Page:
Being comfortable travelling will be important as he is due to be given to Helena Hird – who is partially-sighted and lives and works in London – towards the end of next year. The train journey gave him the chance to experience trains, stations, ticket gates and lifts.
So, what inspired Katy to train guide horses?
Katy has been running an equine therapy centre for many years, and found American miniatures to be the perfect animal to take to schools, care homes and other facilities because of their size.
Around eight years ago she became aware of these diminutive horses being used as an alternative to dogs as guides for the blind and partially-sighted in the US. She travelled to New York to visit trainer Alexandra Kirkland and was inspired by 17-year-old mini Panda, who was being schooled as a guide and even travelled around in a car!
“I think I first read about guide horses on the internet,” Katy told FEI.org. “I immediately saw it as a great idea. They are ideal for people that can’t have a dog. There are a small minority that can’t have dogs for allergies or religious reasons.
“Also, these horses can live to be 45 to 50 years of age. So, once trained, these horses are a long-term partner.
“I feel we are offering something different and it means we can make the most of these horses. In many ways they are like a dog with their loyalty and attitude.”
Katy was determined that her first guide horse should be one she bred herself.
She wanted to know everything about the animal, being aware of all their experiences and anything that might spook them ahead of a career as a guide.
Digby was born in June 2017 and Katy immediately identified a strong and calm character that would make him an ideal guide.
“He seemed to be very different from other foals I’d bred,” she says. “He seemed to be able to adapt very quickly.
“He’s so intelligent and he’s always been a people’s horse. He likes his friends, but he chooses people.”
Katy has always put Digby’s wellbeing at the forefront, and the horse has so far thrived in the training schedule. As well as travelling on public transport, Digby is able to remember routes, safely cross roads, find post boxes and push buttons.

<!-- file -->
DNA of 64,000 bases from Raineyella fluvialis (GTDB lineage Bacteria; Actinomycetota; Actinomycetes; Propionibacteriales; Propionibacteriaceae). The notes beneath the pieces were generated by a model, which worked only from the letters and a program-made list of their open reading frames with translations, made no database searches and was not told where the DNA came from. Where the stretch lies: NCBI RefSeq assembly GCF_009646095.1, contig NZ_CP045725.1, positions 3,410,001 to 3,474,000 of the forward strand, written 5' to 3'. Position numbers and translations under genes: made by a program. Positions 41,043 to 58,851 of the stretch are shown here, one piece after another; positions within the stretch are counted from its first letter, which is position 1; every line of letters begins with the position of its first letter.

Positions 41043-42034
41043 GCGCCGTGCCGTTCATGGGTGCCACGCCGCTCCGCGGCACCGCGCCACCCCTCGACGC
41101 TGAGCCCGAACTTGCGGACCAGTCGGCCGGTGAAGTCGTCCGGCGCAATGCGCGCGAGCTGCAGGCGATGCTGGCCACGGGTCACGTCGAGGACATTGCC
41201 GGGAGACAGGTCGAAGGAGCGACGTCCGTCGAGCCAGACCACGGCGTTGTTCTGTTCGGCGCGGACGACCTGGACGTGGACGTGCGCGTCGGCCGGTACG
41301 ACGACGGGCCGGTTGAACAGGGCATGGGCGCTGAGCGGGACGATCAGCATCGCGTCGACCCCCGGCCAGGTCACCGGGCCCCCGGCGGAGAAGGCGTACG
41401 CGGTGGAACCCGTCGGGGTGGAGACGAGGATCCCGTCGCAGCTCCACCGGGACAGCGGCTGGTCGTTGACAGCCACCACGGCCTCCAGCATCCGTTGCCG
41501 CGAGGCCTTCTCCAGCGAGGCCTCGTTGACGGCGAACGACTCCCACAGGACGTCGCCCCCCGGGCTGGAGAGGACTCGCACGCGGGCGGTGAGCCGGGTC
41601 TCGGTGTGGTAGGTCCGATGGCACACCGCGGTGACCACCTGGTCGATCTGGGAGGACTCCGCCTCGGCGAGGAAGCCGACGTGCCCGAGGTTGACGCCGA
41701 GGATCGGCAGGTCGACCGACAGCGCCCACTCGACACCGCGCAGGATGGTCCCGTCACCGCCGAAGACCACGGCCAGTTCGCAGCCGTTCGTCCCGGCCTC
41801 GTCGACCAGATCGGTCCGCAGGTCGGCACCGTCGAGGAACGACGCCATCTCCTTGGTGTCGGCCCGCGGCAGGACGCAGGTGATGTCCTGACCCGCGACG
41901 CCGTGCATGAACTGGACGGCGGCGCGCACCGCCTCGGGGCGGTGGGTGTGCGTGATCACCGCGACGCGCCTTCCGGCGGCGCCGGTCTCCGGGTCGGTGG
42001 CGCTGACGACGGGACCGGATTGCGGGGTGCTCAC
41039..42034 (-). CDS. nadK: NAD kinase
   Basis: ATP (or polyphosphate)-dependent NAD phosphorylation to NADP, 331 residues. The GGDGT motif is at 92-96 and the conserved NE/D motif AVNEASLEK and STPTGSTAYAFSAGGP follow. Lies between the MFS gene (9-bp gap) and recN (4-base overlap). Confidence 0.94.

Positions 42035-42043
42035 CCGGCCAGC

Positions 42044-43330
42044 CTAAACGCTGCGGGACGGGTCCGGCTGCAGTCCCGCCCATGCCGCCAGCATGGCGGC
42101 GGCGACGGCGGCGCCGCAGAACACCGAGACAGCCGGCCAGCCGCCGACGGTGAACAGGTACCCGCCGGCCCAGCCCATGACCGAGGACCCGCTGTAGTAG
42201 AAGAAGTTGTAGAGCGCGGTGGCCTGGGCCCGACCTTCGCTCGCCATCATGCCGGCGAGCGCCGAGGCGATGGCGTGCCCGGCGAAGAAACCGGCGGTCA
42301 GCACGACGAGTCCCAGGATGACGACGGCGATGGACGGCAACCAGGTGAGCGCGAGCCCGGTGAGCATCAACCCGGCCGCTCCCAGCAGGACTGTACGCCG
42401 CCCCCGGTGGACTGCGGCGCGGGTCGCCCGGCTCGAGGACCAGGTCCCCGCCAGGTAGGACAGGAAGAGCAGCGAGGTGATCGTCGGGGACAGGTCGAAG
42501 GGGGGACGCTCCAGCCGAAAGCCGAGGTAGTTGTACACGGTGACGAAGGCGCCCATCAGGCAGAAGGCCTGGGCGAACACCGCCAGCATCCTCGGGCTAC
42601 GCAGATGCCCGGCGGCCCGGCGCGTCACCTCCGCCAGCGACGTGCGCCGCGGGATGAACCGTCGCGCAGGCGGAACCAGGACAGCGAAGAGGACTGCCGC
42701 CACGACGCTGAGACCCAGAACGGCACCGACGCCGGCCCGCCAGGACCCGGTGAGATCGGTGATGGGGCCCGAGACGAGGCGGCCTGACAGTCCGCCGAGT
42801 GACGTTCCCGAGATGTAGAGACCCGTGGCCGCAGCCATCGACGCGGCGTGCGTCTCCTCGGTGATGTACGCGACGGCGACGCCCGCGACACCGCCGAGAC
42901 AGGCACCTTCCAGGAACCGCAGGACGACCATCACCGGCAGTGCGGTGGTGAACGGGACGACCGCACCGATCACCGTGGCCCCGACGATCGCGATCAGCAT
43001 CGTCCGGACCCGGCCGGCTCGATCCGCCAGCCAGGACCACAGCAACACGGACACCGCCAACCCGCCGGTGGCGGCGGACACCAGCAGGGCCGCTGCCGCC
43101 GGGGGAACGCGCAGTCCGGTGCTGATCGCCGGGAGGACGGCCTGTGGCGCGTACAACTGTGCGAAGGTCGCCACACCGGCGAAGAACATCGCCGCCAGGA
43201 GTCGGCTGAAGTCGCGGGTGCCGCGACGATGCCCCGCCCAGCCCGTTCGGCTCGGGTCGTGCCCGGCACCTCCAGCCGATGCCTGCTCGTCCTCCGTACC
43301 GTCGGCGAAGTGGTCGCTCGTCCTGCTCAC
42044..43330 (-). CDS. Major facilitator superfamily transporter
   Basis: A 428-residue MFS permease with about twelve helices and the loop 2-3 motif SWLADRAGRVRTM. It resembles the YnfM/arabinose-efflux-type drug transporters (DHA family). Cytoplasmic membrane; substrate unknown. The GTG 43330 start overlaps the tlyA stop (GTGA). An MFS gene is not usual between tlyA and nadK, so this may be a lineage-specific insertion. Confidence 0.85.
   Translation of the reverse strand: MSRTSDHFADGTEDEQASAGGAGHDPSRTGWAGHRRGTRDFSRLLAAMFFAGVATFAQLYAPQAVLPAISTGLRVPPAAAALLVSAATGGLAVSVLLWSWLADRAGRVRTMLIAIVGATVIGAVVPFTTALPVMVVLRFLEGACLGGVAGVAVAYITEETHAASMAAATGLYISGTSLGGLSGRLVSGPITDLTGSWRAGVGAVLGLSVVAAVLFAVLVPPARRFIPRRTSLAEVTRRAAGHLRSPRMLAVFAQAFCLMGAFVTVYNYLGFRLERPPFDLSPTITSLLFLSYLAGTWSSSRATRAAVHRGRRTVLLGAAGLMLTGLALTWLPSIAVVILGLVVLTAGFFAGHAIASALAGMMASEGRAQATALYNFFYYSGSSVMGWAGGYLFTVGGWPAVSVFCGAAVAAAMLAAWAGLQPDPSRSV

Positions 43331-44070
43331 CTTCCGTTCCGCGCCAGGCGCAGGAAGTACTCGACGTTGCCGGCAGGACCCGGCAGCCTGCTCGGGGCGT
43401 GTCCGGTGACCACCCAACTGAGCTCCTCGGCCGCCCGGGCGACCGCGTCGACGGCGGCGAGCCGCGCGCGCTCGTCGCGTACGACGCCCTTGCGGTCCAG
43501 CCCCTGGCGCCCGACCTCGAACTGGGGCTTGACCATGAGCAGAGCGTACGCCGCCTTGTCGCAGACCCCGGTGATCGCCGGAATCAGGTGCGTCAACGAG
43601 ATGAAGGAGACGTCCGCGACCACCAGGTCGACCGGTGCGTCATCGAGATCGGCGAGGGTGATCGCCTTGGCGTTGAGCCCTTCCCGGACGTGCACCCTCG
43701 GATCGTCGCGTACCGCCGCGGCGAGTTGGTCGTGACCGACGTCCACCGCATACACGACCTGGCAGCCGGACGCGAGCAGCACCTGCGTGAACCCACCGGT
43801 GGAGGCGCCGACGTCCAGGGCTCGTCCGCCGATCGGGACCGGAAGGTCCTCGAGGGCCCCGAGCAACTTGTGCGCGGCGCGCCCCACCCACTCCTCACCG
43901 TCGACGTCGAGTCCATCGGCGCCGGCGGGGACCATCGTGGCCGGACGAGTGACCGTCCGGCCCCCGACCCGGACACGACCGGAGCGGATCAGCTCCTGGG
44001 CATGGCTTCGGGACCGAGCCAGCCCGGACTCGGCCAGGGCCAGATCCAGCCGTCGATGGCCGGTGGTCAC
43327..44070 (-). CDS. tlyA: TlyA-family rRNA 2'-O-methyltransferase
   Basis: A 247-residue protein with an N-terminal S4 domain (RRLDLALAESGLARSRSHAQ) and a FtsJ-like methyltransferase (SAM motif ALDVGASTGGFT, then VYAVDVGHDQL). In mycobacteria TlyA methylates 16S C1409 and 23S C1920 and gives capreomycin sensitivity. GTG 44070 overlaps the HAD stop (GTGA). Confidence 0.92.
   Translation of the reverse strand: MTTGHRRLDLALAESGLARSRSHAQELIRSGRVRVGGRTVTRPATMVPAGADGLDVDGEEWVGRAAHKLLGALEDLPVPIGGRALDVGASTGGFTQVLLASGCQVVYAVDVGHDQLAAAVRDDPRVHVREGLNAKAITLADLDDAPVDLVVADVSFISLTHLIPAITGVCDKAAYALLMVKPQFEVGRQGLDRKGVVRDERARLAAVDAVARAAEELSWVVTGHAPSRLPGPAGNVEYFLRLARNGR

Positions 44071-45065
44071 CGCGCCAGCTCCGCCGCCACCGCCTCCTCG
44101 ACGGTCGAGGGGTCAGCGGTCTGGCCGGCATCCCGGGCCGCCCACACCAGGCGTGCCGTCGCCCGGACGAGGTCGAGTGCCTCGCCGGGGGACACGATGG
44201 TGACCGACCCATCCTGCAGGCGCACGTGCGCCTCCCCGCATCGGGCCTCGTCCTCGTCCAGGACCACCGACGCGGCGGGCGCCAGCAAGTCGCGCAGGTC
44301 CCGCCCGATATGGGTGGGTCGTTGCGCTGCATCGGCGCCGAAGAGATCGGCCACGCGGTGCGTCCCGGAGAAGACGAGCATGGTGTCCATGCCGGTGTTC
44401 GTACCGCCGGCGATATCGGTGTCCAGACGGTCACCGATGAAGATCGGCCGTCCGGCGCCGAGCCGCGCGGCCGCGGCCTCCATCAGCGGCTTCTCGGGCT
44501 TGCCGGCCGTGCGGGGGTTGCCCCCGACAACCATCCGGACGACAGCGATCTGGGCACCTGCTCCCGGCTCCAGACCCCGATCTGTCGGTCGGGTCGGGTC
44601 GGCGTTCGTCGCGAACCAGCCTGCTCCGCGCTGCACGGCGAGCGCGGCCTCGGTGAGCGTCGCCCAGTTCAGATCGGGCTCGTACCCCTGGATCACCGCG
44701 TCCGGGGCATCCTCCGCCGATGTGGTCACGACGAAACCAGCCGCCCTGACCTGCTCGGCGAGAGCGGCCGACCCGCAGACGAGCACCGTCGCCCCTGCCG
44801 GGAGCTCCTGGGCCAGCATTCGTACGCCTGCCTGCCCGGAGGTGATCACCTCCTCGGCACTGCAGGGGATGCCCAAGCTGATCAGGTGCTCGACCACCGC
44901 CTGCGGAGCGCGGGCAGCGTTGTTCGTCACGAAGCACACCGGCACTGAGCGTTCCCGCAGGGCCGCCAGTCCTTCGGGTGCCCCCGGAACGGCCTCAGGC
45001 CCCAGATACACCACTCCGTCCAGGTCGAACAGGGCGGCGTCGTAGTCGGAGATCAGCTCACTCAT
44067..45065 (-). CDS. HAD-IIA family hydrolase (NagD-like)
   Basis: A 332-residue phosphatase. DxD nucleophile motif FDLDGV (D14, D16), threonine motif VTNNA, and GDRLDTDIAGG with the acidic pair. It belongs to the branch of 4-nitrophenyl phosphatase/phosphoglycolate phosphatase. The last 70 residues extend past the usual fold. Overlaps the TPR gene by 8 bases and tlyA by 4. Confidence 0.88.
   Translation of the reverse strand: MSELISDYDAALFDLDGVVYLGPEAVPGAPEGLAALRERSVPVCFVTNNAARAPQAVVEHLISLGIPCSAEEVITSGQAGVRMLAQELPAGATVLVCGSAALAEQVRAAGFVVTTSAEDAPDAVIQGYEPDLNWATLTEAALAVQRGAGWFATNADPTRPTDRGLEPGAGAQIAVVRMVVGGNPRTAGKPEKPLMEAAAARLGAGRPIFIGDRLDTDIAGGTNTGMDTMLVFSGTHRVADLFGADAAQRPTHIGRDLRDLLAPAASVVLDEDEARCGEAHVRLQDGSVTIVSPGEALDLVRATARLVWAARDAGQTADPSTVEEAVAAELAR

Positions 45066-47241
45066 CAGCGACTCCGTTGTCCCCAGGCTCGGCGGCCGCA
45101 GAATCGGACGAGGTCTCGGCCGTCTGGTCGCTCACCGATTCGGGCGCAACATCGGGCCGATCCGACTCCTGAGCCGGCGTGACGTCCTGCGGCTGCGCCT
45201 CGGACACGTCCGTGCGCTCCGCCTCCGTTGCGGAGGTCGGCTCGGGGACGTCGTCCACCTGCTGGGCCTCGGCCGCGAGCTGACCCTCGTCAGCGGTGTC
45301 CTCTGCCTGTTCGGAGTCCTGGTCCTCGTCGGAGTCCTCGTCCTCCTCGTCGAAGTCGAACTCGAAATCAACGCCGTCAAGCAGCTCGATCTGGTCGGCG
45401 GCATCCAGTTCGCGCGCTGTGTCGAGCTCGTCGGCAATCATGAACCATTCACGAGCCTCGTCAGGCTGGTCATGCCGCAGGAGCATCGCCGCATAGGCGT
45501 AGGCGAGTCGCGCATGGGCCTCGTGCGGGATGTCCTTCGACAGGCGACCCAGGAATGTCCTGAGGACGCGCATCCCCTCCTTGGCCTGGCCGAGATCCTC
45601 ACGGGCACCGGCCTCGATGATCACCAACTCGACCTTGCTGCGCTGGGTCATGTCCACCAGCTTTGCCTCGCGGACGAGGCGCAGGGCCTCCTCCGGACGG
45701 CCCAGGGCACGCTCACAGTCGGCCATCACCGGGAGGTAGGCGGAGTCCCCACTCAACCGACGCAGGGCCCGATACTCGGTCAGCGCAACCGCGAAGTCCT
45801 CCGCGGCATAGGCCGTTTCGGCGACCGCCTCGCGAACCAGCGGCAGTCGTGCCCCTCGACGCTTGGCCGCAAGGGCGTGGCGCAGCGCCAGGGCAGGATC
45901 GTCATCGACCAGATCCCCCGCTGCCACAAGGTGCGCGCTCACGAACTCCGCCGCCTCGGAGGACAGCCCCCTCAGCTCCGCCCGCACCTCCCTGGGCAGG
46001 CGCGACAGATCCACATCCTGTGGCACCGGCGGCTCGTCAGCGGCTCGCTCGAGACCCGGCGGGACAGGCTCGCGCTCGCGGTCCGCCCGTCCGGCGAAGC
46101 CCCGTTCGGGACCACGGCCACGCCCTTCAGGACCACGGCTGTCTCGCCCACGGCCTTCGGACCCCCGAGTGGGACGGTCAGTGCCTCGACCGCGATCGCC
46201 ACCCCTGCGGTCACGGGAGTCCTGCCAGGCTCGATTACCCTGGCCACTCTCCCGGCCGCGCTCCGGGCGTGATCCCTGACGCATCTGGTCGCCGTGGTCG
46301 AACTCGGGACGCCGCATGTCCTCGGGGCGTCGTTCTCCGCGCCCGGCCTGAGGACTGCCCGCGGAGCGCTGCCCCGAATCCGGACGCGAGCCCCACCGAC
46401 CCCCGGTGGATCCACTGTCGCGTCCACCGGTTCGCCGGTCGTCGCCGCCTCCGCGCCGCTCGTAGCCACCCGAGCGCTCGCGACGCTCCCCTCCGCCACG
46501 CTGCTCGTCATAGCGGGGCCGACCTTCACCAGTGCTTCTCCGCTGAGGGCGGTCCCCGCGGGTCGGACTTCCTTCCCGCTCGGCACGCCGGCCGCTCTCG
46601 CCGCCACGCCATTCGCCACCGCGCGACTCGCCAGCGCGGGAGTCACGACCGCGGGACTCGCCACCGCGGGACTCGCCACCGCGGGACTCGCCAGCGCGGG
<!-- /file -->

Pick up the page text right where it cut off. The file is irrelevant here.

“We have trust in each other,” she says. “He wants to do things well and show people that he can do things. His wellbeing is paramount for me. If there was any sign of distress we would not continue. He calls the shots.”
Digby’s train journey was perhaps his biggest test so far.
Digby’s big day out was supervised by Metro staff and throughout the visit he wore a harness, his special ‘thunderpants’, and a special-set booties to protect his hooves.
“The tube was everything I hoped for and more,” Katy says. “He took it in his stride. I knew he wouldn’t be scared, but I didn’t realise how in charge and calm he would be.
“We went through 10 tunnels and going from the darkness to light didn’t spook him. He liked looking out of the window to see where he was going.”
Digby’s fellow passengers were delighted to share the journey with this wonderful horse.
“We were thrilled to help out Digby the guide horse with his training. We’ve loved being involved in such a wonderful and heart-warming story, and our customers have loved it too,” said Tyne & Wear Metro’s Chris Carson.
“We do a lot of guide dog training on Metro, but a guide horse isn’t a sight that we’ve ever seen. It’s brightened up everyone’s day.
“Digby took all the sights and sounds of the Metro system in his stride. I hope that the training has been of great benefit to Digby and his owner ahead of his big move to London.”
Digby is proving both an able student and teacher as he is now actually showing one of Katy’s other horses, a mare, how to ascend and descend stairs as she begins guide horse training.
Katy is confident of Digby’s success as a guide when he eventually moves in with Helena, who has decided she wants a horse rather than dog because horses live for much longer.
“So far he is proving that you can train them to guide,” she says. “He remembers the route he’s meant to be on. If I deviate, he stops, which is the same as guide dog.
“I think the kind of person that might choose a guide horse needs to be a ‘horsey’ person. They should be an animal lover with a good knowledge of horses. It would not be appropriate if they don’t have any equestrian knowledge.
“Digby is absolutely thriving and loves his work. At the moment I feel he was born to do this.”
Words by Richard Mulligan
Images courtesy of Nexus / KL Pony Therapy